A Forest Existence

By Tom Sterling
One day, on the upper Cuieiras, I saw a remarkable example of a man totally and successfully adapted to a forest existence. I came on the river-side shack of an old hunter. There are a number of these men living alone in the back tributaries. Usually, they are almost pure Indian, although they are completely detribalized. The few that I saw seemed to have dropped out of the human race altogether, and they were not very unhappy about their choice. They all had dogs, and this one had two. Both these animals had adapted so well to the life of their master that they looked like him; they were lean and hard, and there was something intensely placid about them. They obeyed the hunter’s every word, as more domesticated dogs never learn to do, but they never cringed or whined. Like their master, also, they were somehow neat and orderly, without seeming to be so. They had appointed places to sleep in the sun (or shade, depending on the time of day) and places to stand on the riverbank looking noble and precise positions to take in the hunter’s dugout canoe in order to balance it properly. I have never seen more contented dogs, though they were also highly keyed and immensely eager to hunt.
The man must have been in his middle fifties. He had brown, wrinkled knees and elbows of the aged, but he was tough as mahogany and could obviously have walked the legs off most men half his age. The muscles of his arms and thighs and belly were flat and unobtrusive, shaped for endurance. Quite obviously, his diet was protein, and he drove himself as hard as his pray to get it. We talked for a while; he was full of apologies because he had no coffee, an almost unforgivable sin for a Brazilian host. Aside from coffee, however, he appeared to want nothing. His little house was almost old-maidishly trim; a better word, perhaps, would be ship-shape – sailors can be old-maidish too.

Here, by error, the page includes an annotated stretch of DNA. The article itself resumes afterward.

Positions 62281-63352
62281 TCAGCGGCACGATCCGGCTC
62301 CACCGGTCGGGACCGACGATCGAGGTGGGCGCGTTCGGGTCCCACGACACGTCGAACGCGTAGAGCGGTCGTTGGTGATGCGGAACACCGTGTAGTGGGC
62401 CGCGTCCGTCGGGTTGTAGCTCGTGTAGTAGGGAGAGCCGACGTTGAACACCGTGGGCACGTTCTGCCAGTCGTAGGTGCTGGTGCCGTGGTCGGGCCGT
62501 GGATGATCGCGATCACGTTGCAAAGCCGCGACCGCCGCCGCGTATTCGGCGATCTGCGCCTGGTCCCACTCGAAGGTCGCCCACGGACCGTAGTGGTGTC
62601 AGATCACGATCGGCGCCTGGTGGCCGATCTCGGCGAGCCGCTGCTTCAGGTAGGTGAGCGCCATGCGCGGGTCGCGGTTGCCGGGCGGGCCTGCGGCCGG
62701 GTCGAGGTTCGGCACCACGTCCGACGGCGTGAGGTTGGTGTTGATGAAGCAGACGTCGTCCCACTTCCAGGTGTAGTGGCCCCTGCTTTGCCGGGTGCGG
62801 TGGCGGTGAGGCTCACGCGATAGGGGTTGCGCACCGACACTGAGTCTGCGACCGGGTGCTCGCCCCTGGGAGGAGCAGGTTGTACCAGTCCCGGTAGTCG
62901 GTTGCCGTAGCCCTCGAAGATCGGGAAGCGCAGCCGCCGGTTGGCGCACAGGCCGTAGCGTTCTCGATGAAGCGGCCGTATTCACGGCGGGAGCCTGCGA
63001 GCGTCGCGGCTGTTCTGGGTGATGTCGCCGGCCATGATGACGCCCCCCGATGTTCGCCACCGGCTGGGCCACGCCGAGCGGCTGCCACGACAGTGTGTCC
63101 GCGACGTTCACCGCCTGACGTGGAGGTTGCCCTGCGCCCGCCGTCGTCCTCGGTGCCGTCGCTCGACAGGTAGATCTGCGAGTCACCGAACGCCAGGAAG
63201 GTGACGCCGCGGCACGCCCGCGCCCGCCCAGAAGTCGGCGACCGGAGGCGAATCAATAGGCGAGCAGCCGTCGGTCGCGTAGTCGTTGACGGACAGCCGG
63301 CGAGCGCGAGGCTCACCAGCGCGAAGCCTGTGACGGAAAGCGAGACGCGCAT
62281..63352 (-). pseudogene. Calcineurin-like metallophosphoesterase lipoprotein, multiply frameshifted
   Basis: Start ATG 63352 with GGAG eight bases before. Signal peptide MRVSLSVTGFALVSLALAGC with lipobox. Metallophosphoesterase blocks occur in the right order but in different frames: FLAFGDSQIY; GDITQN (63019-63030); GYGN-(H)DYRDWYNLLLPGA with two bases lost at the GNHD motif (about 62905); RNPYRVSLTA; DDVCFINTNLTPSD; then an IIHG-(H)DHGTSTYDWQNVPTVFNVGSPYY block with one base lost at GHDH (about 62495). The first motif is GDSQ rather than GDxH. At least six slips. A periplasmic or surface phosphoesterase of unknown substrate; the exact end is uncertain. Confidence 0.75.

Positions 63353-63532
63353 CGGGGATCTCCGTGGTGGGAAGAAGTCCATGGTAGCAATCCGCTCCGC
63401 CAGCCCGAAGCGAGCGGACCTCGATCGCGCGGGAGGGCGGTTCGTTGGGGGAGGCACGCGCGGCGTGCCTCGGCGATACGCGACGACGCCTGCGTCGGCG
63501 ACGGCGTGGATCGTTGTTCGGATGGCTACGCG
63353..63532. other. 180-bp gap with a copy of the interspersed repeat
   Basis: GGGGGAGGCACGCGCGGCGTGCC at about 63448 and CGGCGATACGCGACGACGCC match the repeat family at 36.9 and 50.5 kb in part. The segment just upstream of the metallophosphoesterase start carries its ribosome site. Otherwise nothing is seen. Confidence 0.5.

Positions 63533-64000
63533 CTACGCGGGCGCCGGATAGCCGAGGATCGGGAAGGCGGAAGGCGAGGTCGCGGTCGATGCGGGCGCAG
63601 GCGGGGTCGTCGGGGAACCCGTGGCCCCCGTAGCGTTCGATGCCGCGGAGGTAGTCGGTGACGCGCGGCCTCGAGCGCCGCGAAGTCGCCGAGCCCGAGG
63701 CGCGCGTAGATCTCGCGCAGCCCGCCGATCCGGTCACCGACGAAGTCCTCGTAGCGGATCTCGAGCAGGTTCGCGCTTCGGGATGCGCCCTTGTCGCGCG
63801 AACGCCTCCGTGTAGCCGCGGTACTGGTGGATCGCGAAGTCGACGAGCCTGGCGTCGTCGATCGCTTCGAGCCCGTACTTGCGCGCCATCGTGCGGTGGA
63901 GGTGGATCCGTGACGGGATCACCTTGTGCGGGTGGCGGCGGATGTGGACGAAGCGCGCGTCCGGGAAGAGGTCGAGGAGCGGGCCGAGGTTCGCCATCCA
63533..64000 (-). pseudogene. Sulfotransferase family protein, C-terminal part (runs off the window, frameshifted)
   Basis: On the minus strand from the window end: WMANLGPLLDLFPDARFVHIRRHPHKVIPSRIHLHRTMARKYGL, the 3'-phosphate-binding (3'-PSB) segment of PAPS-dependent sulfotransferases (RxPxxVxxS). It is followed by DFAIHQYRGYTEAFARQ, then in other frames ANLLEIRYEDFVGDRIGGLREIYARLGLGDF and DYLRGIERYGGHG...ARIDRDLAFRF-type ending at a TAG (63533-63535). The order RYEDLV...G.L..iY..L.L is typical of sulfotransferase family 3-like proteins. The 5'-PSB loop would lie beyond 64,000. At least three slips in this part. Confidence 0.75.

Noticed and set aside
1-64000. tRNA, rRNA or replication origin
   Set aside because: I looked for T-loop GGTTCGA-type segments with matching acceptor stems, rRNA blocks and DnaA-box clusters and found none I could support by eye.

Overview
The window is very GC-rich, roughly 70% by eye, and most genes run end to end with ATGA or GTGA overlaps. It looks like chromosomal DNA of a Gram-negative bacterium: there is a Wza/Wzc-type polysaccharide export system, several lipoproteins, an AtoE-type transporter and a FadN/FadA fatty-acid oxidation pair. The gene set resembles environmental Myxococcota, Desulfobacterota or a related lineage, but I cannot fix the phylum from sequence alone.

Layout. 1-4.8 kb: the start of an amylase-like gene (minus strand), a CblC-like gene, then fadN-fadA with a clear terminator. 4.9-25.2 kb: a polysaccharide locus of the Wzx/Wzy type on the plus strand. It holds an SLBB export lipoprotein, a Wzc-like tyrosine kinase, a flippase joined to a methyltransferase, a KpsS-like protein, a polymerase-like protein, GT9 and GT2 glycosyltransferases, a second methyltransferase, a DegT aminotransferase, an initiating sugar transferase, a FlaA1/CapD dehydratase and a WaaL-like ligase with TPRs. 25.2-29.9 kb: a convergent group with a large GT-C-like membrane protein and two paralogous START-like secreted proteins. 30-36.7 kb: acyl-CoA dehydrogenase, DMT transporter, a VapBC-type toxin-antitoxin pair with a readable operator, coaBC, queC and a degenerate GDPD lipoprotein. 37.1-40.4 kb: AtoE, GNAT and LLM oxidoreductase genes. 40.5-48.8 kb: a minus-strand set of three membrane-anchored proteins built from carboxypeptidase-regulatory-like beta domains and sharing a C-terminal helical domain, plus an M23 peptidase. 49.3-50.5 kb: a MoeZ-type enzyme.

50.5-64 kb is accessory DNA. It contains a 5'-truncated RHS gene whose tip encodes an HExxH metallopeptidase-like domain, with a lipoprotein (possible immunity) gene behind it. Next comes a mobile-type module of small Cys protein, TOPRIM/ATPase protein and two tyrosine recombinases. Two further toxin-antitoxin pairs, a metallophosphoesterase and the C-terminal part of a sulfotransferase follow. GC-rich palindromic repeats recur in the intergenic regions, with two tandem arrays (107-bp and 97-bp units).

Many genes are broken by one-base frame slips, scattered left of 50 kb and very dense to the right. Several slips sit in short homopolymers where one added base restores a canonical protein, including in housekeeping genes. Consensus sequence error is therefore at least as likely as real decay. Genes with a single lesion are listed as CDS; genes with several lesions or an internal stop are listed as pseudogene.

Every few days this happy man would go into the jungle with his dogs to hunt. There he found sufficient food for himself, and for them, and once in a while he took a pelt which he sold (illegally) down river. It was enough. Indeed, as I could see with certain envy, it was more than enough; he was a very rich man with his neat house and his neat dogs and all the time in the world – which, I saw with another twinge of envy, did not weigh on his hands at all. Like the dogs, he was thoroughly enjoying himself, though he could have used some coffee.
I asked the hunter, then, if he had ever been married – clearly he lived alone here now. It seemed another thing that he might be missing even more than coffee, perhaps. No, he said, he had never lived with a woman and did not intend to. Women, he said, were too messy, and made too much noise. Anyway, he added, “I am married to her.” With this he pointed to the great forest behind him. On the surface, it was an ordinary remark, much as a man might say that he was married to his work. But I could see that he took the statement very seriously. That is to say, he took the gender of the forest very seriously. For him, it was a woman and not a virginal woman either. She was the guardian of the creatures he hunted. Indeed, when he spoke of hunting, he had the settled look of a happily married man. His wife was clean, efficient and reliable if treated with proper respect.
As we shoved off in our boat, the hunter stood on a spit of sand with his two proud dogs and waved goodbye. Then with apparent relief, he walked back into what he surely believed was the eternal forest.
Source: Time Life - The Amazon

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